Sex-selective abortion in the UK is rare. This is true, sex-selective abortion is not rife in the UK but they do happen and they are on the increase. I think the CPS made a serious mistake when they ruled that convicting the doctors that offered sex-selective abortions was ‘not in the public interest’. What sort of message does this send out to the general public? This also goes against the argument given by a number of MP’s like Yvette Cooper who argued that under the current legislation sex-selective abortions are already illegal. If sex-selective abortions are already illegal under the 1967 Act, then why weren’t they prosecuted, and why weren’t those same MP’s previously arguing that they should be?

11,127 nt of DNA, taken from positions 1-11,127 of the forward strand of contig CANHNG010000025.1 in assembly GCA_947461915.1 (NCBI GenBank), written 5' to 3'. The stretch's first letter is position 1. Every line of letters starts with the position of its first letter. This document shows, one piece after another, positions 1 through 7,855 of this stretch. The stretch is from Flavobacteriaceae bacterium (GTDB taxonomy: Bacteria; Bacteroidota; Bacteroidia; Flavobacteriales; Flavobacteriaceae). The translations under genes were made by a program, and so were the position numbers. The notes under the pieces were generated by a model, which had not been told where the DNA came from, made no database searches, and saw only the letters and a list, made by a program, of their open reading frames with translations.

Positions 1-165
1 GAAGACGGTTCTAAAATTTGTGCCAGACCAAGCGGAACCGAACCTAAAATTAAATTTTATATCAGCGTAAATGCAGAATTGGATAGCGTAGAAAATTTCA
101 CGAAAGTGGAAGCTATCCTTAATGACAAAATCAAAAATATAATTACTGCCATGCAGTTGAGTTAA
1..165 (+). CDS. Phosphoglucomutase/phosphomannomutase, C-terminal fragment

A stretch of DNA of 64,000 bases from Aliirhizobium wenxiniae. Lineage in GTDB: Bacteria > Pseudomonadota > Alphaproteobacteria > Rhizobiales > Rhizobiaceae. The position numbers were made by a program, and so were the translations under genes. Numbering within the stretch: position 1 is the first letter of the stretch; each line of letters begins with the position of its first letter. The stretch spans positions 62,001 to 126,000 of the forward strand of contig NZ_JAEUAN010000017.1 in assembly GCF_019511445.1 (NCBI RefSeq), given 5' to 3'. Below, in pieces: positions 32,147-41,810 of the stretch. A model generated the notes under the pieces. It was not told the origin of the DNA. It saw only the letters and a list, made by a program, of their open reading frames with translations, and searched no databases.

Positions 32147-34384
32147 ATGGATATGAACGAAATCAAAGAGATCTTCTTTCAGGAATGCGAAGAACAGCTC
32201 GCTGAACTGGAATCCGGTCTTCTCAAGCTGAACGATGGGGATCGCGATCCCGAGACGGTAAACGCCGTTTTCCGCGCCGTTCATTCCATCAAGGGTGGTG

Making sex-selective abortions illegal will turn women into criminals. Ditum suggests that the amendment to the current legislation would ‘criminalise’ women who procure sex-selective abortions. It does no such thing. No new criminal offence is created and those legally responsible for upholding the law are the authorising doctors, not the women who procure them. It will certainly not turn women into criminals as Ditum claims, it’s just more uninformed preaching to the pro-choice choir. Nor has any group or individual who supported the amendment suggested that men who assault women should not feel the full force of the law. A number of organisations and groups from both sides of the abortion debate who support the amendment are dedicated to helping women who experience abuse or have been coerced by a partner into having a sex-selective abortion.